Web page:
His late brother-in-law, Abdull, worked as a driver for Afghan President Ashraf Ghani, who fled Kabul just before the Taliban completed its takeover Aug. 15. (The family requested that Abdull and his widow, Shakila, be identified only by their first names, citing fears that relatives who remain in Afghanistan could be targeted by the Taliban.) Noori, Abdull and their families shared a house, living a prosperous middle-class lifestyle. After Abdull was killed, Noori gathered a few possessions and — with his wife, her sister, Shakila, and the two families’ seven children — began the long journey to escape Afghanistan.

“I just grabbed as much as I could,” Noori said of the documents detailing his service to the US government. Waghma and Shakila hid the papers beneath their clothes as the family fled. “Because the Taliban, if they found me with these documents, I’m sure they would just throw me from the fifth floor,” he said.

Shakila’s and Abdull’s older son, Esmat, had immigrated to the United States a year earlier, marrying into an Afghan American family in Fremont, Calif. After the assassination of Esmat’s father, Esmat’s wife, Manaz, and her parents tracked down veterans and former officials to help guide Noori and his group first into a succession of safe houses in northern Afghanistan, then, weeks later, onto an evacuation flight to Qatar. The family spent a month at a US base there, a few weeks at a base in Virginia, and still several more weeks in the home of Hashima and Ahmad Hakimi, Manaz’s parents.

Noori and his family moved into the apartment in Newark on Jan 1. Shakila and her four children took up residence in another within the same gated community of taupe rectangular buildings across the street from a Pentecostal church. The Hakimis had found the units, co-signed the leases, and paid the first month’s rent.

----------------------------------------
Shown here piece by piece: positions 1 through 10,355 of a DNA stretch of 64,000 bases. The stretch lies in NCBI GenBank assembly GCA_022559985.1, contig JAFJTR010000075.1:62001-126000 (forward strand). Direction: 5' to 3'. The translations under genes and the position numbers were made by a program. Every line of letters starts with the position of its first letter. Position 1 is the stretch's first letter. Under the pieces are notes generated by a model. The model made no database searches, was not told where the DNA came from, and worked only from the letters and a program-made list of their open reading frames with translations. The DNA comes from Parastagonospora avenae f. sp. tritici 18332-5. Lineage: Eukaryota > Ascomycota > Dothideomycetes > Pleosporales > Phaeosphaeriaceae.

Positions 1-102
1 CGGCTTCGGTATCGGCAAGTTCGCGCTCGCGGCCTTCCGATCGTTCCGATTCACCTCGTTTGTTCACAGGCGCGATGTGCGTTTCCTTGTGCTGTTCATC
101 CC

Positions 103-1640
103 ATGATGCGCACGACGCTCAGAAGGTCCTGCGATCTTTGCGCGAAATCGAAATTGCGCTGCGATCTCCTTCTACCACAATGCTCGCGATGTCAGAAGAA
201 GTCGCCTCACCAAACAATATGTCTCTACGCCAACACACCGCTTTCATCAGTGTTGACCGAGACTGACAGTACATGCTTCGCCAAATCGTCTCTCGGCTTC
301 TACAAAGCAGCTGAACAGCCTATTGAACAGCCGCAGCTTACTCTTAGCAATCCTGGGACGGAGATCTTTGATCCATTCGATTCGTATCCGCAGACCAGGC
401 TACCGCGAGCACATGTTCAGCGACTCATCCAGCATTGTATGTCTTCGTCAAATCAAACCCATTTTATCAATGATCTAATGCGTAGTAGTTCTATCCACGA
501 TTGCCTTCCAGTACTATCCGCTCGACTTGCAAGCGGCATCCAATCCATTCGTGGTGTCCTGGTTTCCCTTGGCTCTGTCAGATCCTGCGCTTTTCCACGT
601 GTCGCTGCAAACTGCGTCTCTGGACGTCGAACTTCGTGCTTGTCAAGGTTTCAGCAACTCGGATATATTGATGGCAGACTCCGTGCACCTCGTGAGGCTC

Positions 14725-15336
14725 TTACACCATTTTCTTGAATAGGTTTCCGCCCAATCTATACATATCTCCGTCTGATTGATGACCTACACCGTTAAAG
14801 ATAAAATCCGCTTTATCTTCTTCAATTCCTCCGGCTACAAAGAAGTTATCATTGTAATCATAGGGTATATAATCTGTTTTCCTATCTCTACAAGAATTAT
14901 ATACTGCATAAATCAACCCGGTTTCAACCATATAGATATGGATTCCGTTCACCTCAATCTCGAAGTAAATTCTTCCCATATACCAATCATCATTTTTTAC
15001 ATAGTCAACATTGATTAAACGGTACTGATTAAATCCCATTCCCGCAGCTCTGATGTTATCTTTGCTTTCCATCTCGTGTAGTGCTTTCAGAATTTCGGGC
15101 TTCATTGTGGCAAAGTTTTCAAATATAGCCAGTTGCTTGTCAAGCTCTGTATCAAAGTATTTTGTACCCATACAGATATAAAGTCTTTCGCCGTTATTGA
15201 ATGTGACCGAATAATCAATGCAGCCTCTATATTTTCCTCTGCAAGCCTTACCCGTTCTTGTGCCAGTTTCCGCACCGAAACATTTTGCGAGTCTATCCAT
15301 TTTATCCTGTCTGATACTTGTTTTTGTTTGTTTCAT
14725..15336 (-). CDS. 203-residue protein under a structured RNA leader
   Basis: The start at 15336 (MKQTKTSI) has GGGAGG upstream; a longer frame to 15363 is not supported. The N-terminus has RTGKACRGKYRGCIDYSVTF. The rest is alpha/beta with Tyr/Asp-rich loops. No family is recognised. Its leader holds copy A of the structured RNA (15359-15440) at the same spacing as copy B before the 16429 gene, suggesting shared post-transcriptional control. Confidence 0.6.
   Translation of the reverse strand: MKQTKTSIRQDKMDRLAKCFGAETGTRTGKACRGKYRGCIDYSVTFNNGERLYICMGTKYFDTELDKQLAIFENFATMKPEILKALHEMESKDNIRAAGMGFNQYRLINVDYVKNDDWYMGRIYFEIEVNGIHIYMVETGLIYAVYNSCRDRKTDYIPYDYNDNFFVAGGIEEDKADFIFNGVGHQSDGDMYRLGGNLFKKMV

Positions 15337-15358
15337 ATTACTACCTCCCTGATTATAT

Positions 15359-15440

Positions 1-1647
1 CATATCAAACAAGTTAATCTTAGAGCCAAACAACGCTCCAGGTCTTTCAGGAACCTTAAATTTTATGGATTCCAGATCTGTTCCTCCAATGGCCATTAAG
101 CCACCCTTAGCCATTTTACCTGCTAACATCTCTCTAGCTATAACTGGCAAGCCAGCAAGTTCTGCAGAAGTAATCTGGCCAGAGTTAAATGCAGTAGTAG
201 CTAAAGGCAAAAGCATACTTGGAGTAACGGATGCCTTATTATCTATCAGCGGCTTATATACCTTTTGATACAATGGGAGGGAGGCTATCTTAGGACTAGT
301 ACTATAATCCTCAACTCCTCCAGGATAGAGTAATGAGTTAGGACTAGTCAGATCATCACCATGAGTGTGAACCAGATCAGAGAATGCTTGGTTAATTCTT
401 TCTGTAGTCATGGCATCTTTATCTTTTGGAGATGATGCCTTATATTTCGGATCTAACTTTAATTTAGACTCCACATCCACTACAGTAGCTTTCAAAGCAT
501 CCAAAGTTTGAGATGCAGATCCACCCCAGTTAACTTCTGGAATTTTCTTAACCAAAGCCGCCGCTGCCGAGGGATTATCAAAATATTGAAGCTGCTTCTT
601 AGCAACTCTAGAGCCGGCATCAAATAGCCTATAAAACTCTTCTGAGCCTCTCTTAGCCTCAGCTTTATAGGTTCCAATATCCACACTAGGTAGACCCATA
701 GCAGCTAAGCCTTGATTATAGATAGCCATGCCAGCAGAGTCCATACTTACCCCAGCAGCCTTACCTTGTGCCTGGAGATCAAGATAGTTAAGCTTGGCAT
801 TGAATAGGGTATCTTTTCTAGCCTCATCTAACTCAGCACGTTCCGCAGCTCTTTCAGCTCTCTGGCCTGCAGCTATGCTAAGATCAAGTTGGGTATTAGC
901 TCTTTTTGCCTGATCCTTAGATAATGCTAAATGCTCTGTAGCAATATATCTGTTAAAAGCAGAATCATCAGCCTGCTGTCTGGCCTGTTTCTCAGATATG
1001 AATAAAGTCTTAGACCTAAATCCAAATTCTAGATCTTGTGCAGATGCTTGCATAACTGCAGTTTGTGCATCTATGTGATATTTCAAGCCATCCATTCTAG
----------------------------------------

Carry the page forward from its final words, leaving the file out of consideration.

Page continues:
Thus far, everyone but Noori has Social Security numbers and work permits. It has become the subject of nervous jokes in their family, as Noori — the only English speaker in the group — is also the de facto patriarch and presumed breadwinner.

“They’ll be sending you — just you — back to Afghanistan,” the others teased him one night.

But like many others in their position, Noori and his family face a deeply complex legal situation.

‘The challenges are extreme’

Although Congress has in the past decades approved legislation to fast-track green cards for other large populations of political refugees, including for Cubans in the 1950s and Southeast Asians in the ’70s, lawmakers have yet to approve a similar measure for Afghans.

Advocates, including military veterans groups that worked behind the scenes to facilitate the evacuation of Afghans with whom US troops served in combat, warn that without an “Afghan Adjustment Act” to provide them green cards those rescued are at risk of a years-long bureaucratic struggle that few can afford. Equally worrisome, advocates say, those who fail in their asylum bids could lose their work authorization and become “undocumented immigrants” subject to deportation.